I sat next to a juggalo during my screening of Family.
That may tell you all you need to know about the film, but if it does you’d be missing out on the core message of the movie. Whether the message was delivered in any meaningful way is far more important than the juggalos.
He was a pretty cool guy, by the way.
Director: Laura Steinel
Release Date: TBD
Family is in the vein of Little Miss Sunshine, a film about finding oneself and accepting that we’re all different, but with comedy and touching moments, except that where Little Miss Sunshine was charming and unique, Family feels far more standard. Kate (Taylor Schilling) is a VP at some company that does something, and she has forsaken her personal life in order to achieve her goals of career success. She mean to her co-workers, her family, and everyone else she meets to the point that you start to wonder if she is somewhere on the autism spectrum. One day she is tasked with taking care of her niece, Maddie (Bryn Vale) for a few days as her brother and sister-in-law can’t find anyone else in the whole world to do it. Maddie is a bit quirky, and her mother and father are forcing her to try to not be, while Kate has no idea how to take care of her. Eventually juggalos show up.
The comedy in Family can be pretty good. When Kate is being inconsiderate and outspoken in the beginning she drops some fantastic lines. There’s a few call outs of obnoxious people in the world that are downright hilarious. The problem is that as the movie, and her character, open up the good comedy drops away, and the film’s drama can’t pick up the slack. By the end of the film we’re in a pretty standard conclusion for movies like these where Maddie runs away (to a juggalo concert), and Kate has to track her down, simultaneously learning a life lesson about family.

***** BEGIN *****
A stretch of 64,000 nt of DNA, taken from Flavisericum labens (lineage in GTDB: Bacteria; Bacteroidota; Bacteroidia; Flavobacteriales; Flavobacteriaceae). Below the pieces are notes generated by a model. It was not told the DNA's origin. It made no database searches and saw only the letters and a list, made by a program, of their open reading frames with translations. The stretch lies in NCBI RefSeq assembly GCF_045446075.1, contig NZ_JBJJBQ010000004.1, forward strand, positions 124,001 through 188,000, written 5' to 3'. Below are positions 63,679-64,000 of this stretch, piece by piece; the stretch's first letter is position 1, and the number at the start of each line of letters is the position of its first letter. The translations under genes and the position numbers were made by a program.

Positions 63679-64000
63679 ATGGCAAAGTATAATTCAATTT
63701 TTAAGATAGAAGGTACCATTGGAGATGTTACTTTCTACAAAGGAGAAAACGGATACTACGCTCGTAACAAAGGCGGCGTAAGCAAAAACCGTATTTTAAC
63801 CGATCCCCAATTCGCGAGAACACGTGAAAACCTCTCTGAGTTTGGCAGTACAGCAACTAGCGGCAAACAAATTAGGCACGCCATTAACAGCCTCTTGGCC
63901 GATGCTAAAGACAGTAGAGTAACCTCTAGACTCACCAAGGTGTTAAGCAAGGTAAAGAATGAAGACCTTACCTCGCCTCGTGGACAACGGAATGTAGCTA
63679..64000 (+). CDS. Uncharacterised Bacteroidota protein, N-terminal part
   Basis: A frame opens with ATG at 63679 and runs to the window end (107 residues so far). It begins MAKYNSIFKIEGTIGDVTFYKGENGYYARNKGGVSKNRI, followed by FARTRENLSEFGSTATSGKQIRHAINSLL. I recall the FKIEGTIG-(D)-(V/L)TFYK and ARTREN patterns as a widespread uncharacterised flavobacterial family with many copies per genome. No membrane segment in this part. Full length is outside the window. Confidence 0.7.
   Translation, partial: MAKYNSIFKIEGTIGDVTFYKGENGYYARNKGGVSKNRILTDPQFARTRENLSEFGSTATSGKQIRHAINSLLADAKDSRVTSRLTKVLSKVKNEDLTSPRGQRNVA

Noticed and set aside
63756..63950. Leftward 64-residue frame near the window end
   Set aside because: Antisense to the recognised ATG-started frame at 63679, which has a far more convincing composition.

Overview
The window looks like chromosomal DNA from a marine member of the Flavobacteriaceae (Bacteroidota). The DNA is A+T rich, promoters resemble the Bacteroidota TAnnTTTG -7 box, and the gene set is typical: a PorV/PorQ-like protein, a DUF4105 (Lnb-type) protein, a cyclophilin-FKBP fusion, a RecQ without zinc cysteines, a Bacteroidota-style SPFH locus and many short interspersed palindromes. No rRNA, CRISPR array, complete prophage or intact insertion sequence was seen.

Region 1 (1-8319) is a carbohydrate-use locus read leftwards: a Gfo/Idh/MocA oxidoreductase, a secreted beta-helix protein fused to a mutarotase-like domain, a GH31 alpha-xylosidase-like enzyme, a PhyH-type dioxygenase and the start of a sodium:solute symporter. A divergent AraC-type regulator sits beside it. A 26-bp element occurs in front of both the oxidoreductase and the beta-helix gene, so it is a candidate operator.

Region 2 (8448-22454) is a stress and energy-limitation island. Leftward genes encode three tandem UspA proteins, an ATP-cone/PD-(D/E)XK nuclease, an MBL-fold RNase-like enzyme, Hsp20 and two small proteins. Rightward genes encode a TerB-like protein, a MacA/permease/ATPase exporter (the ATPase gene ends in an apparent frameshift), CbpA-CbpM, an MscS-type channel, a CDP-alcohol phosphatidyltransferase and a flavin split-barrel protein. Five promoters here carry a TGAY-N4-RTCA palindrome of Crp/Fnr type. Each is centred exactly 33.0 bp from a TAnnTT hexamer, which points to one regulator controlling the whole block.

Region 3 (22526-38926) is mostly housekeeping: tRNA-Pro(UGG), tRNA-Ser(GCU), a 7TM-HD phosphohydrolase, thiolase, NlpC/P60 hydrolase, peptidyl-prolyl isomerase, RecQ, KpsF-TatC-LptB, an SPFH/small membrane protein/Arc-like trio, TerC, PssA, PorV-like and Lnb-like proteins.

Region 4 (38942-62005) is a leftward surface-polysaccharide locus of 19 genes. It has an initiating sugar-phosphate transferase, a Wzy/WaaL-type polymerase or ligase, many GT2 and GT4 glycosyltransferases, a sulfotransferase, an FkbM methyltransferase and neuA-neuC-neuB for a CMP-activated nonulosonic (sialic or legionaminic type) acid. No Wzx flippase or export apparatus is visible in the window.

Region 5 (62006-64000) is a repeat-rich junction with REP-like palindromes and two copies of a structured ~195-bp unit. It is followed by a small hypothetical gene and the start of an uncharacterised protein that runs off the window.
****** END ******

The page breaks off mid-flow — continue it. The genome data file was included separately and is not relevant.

You’ve basically seen this all before, and the movie doesn’t do anything to really pull it out of that territory. By pulling in juggalo culture in a big way as Maddie befriends some, it is attempting to show us all that even outcasts are human, but it never succeeds. Part of this is because it always feels like it’s still mocking juggalo culture while presenting it. The movie wants to tell us to be accepting of quirks, but never really accepts the ones its showing.
The performances are OK, but not enough to pull the film together. Kate McKinnon has a smaller role where she plays Kate McKinnon as a suburban housewife. She is neither funny nor integral to the film, but takes up some solid chunks of time. That balance between what works and what doesn’t runs throughout the film, and means the comedy never stands up fully.
The biggest issue, of course, is just that you’ve seen Family a million times before. The trope of an overworked man or woman finding out the life is more than just the job doesn’t become fresh because you threw some juggalos into the mix. Family might be able to warm your heart a bit, but it’s not different enough to truly affect you.